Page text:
Spider-Man has come a long way in five years. First time around, he was mired in modern-rock murk, following the punk-pop and neo-grunge trends of 2002, but now that he's on his third film, he's chosen to surround himself with the sensitive, mopey neo-indie rock that's in vogue in 2007. That may make him a savvy trend-chaser, yet it doesn't necessarily seem opportunistic -- after all, such flights of contemplation would seem to suit the most introspective of superheroes, especially for a film where the plot involves the rise of his dark side. This may seem to be a good match on paper, but in practice the soundtrack for Spider-Man 3 -- which, as the subtitle makes clear, is "Music from and Inspired by" the three-quel -- feels a little oppressive in its earnest, stylish soul-searching. As an album Spider-Man 3 spends too long wallowing in the darkness or, worse yet, in slow, meandering tunes where there's a lot of immaculate moaning but not a lot of hooks. Of course, there are some songs that break out of the pack (as there should be with any 15-track soundtrack), such as the Killers' desperately anthemic "Move Away," the Stripes/Sabbath beserker freak-out of Wolfmother, Jason Schwartzman's Coconut Records turning in the light breezy "Summer Day," the forced whimsy of the Flaming Lips' "The Supreme Being Teaches Spider-Man How to Be in Love," and, most incongruously, Chubby Checker's "The Twist" plopped into the middle of the disc (surely, it must serve some function in the film). This certainly boasts a higher indie-cred factor than the first Spider-Man soundtrack -- highly touted indie bands like Snow Patrol, Rogue Wave, the Walkmen, Yeah Yeah Yeahs, Simon Dawes, and Black Mountain rub shoulders with such fashionista wannabes as the Oohlas -- nor is it nearly as crass as that previous disc, which was filled with Chad Kroeger, Sum 41, Alien Ant Farm, and Injected. But Spider-Man 3 could sure use a dose of bad taste or at least a monster hook or two to make it more fun. As it stands, it feels more like a giveaway sampler at Urban Outfitters than the soundtrack to a summer blockbuster.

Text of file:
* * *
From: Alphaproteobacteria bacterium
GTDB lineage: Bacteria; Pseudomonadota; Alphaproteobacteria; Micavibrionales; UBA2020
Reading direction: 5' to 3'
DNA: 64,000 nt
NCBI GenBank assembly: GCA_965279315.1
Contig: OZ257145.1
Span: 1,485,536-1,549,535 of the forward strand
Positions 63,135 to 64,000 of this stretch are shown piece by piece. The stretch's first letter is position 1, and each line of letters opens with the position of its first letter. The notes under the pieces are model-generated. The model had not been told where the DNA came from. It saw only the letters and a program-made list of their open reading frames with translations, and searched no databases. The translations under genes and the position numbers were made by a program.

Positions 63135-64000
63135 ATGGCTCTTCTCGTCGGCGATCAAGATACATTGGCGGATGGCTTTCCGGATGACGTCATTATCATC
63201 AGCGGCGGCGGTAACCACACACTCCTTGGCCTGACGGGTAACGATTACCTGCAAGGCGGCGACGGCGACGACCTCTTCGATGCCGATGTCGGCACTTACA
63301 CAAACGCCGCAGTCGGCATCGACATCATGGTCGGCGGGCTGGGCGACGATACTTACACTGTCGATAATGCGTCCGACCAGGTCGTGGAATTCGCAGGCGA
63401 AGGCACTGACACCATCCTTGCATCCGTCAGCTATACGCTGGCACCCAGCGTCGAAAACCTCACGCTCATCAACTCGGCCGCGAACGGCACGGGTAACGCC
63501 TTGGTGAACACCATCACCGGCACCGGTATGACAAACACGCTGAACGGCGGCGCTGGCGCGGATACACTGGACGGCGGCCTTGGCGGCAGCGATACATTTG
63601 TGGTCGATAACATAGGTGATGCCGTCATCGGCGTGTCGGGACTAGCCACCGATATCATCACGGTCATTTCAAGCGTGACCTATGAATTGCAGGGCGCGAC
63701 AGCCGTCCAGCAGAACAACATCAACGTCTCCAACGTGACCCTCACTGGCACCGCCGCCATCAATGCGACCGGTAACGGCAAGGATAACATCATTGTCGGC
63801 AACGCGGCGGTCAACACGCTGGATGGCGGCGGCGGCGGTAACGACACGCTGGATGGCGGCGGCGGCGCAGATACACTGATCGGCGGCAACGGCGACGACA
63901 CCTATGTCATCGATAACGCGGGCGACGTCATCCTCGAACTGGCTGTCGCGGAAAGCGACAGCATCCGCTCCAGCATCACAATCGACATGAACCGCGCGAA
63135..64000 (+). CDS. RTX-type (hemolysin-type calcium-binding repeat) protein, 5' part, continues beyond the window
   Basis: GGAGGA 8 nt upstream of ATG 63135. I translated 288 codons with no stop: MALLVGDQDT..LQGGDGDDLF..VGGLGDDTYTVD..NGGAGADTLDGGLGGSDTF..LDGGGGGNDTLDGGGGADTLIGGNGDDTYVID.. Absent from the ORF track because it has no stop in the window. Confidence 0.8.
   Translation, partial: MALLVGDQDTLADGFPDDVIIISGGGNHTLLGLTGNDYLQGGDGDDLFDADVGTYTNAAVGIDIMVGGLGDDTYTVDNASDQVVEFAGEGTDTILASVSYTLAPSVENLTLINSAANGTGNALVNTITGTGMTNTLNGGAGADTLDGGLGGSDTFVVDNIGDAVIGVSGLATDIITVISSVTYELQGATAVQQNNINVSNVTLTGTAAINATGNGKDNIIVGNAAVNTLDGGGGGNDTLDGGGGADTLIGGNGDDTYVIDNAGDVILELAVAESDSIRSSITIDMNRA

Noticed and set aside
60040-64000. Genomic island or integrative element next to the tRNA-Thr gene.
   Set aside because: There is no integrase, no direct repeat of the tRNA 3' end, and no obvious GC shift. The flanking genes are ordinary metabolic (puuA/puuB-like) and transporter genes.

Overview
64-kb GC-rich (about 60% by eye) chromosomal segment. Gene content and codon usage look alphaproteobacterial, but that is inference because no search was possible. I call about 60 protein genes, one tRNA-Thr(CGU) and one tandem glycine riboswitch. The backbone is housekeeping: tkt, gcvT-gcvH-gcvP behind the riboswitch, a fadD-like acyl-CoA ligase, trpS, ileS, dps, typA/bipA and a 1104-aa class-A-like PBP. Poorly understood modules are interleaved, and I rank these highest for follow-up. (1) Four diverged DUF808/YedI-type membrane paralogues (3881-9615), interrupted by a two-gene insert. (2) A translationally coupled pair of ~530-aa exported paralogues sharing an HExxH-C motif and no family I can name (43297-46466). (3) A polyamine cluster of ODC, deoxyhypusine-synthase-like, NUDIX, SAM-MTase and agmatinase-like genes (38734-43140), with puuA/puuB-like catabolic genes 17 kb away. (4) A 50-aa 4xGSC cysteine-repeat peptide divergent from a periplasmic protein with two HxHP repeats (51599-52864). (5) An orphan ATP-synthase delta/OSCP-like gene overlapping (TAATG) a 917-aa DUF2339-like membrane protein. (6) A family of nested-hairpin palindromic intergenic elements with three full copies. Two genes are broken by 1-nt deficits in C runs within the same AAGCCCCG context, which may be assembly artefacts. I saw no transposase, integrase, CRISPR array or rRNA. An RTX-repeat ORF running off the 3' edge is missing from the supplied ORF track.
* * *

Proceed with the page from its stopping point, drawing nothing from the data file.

AllMusic Review by Stephen Thomas Erlewine